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Submodular and fractionally subadditive (or equivalently XOS) functions play a fundamental role in combinatorial optimization, algorithmic game theory and machine learning. Motivated by learnability of these classes of functions from random examples, we consider the question of how well such functions can be approximated by low-degree polynomials in \${\textbackslash}ell_2\$ norm over the uniform distribution. This question is equivalent to understanding of the concentration of Fourier weight on low-degree coefficients, a central concept in Fourier analysis. We show that 1. For any submodular function \$f:{\textbackslash}\{0,1{\textbackslash}\}{\textasciicircum}n {\textbackslash}rightarrow [0,1]\$, there is a polynomial of degree \$O({\textbackslash}log (1/{\textbackslash}epsilon) / {\textbackslash}epsilon{\textasciicircum}\{4/5\})\$ approximating \$f\$ within \${\textbackslash}epsilon\$ in \${\textbackslash}ell_2\$, and there is a submodular function that requires degree \${\textbackslash}Omega(1/{\textbackslash}epsilon{\textasciicircum}\{4/5\})\$. 2. For any XOS function \$f:{\textbackslash}\{0,1{\textbackslash}\}{\textasciicircum}n {\textbackslash}rightarrow [0,1]\$, there is a polynomial of degree \$O(1/{\textbackslash}epsilon)\$ and there exists an XOS function that requires degree \${\textbackslash}Omega(1/{\textbackslash}epsilon)\$. This improves on previous approaches that all showed an upper bound of \$O(1/{\textbackslash}epsilon{\textasciicircum}2)\$ for submodular and XOS functions. The best previous lower bound was \${\textbackslash}Omega(1/{\textbackslash}epsilon{\textasciicircum}\{2/3\})\$ for monotone submodular functions. Our techniques reveal new structural properties of submodular and XOS functions and the upper bounds lead to nearly optimal PAC learning algorithms for these classes of functions.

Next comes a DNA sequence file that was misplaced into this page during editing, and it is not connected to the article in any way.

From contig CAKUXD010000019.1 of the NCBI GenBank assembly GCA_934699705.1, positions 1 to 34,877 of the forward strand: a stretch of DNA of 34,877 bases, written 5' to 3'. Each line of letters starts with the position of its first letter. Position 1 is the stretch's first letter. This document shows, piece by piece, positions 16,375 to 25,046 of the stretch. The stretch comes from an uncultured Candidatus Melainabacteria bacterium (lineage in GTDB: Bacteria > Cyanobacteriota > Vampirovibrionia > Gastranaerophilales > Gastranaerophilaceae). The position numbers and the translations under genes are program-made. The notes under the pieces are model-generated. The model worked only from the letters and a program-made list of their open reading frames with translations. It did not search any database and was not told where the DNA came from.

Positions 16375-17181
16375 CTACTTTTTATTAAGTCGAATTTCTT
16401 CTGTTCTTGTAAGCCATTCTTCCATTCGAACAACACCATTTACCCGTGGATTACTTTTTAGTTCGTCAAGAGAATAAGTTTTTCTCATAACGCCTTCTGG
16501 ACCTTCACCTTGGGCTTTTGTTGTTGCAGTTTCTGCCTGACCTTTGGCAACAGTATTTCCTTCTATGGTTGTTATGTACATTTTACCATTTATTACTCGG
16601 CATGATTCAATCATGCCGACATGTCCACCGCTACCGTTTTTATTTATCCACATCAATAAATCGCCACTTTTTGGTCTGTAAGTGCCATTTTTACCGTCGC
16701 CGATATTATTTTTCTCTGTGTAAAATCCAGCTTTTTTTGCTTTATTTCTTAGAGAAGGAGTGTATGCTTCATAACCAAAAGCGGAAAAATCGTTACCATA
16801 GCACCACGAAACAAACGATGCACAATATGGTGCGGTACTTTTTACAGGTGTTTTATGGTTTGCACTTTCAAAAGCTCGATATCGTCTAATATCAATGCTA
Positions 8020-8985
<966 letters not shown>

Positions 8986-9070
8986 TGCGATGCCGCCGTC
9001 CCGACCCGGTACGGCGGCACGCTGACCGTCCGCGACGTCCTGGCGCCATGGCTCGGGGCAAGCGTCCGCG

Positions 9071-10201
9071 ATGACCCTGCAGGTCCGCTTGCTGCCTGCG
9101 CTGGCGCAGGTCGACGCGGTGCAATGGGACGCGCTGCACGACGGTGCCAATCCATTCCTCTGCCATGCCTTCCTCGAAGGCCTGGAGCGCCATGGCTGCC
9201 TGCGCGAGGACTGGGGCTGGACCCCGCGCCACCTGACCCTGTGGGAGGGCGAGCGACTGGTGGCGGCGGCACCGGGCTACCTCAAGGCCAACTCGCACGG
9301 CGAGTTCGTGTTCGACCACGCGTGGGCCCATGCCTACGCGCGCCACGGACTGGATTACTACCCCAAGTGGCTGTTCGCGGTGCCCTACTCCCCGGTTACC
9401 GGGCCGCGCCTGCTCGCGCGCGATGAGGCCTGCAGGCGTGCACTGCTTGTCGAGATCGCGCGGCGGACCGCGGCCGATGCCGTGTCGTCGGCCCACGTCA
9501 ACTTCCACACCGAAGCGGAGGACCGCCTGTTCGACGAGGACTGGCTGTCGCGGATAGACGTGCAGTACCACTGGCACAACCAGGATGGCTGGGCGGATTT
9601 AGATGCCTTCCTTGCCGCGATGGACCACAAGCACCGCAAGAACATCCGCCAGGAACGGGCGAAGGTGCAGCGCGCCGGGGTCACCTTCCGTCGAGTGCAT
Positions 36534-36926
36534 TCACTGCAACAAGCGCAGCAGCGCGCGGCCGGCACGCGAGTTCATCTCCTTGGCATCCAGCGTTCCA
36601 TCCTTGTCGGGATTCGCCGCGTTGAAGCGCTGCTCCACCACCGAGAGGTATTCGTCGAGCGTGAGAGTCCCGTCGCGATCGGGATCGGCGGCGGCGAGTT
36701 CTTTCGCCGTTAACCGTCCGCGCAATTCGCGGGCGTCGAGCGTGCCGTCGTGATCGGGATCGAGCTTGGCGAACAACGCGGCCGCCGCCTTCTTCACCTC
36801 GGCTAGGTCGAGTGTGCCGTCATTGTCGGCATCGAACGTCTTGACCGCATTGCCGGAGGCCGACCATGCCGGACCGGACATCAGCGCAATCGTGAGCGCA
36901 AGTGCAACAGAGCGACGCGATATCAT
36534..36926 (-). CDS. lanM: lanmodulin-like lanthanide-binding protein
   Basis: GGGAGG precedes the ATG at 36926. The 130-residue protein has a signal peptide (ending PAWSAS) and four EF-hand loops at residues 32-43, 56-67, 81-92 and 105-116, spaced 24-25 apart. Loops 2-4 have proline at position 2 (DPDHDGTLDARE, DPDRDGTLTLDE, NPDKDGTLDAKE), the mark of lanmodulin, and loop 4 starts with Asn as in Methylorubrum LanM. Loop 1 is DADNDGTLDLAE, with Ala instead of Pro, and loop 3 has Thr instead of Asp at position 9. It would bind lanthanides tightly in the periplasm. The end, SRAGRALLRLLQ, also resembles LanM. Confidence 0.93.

@article{feldman_tight_2015, title = {Tight {Bounds} on {Low}-degree {Spectral} {Concentration} of {Submodular} and {XOS} functions}, url = {http://arxiv.org/abs/1504.03391}, abstract = {Submodular and fractionally subadditive (or equivalently XOS) functions play a fundamental role in combinatorial optimization, algorithmic game theory and machine learning. Motivated by learnability of these classes of functions from random examples, we consider the question of how well such functions can be approximated by low-degree polynomials in \${\textbackslash}ell\_2\$ norm over the uniform distribution. This question is equivalent to understanding of the concentration of Fourier weight on low-degree coefficients, a central concept in Fourier analysis. We show that 1. For any submodular function \$f:{\textbackslash}\{0,1{\textbackslash}\}{\textasciicircum}n {\textbackslash}rightarrow [0,1]\$, there is a polynomial of degree \$O({\textbackslash}log (1/{\textbackslash}epsilon) / {\textbackslash}epsilon{\textasciicircum}\{4/5\})\$ approximating \$f\$ within \${\textbackslash}epsilon\$ in \${\textbackslash}ell\_2\$, and there is a submodular function that requires degree \${\textbackslash}Omega(1/{\textbackslash}epsilon{\textasciicircum}\{4/5\})\$. 2. For any XOS function \$f:{\textbackslash}\{0,1{\textbackslash}\}{\textasciicircum}n {\textbackslash}rightarrow [0,1]\$, there is a polynomial of degree \$O(1/{\textbackslash}epsilon)\$ and there exists an XOS function that requires degree \${\textbackslash}Omega(1/{\textbackslash}epsilon)\$. This improves on previous approaches that all showed an upper bound of \$O(1/{\textbackslash}epsilon{\textasciicircum}2)\$ for submodular and XOS functions. The best previous lower bound was \${\textbackslash}Omega(1/{\textbackslash}epsilon{\textasciicircum}\{2/3\})\$ for monotone submodular functions. Our techniques reveal new structural properties of submodular and XOS functions and the upper bounds lead to nearly optimal PAC learning algorithms for these classes of functions.}, urldate = {2016-03-10TZ}, journal = {arXiv:1504.03391 [cs]}, author = {Feldman, Vitaly and Vondrak, Jan}, month = apr, year = {2015}, note = {arXiv: 1504.03391}, keywords = {Computer Science - Data Structures and Algorithms, Computer Science - Learning} }

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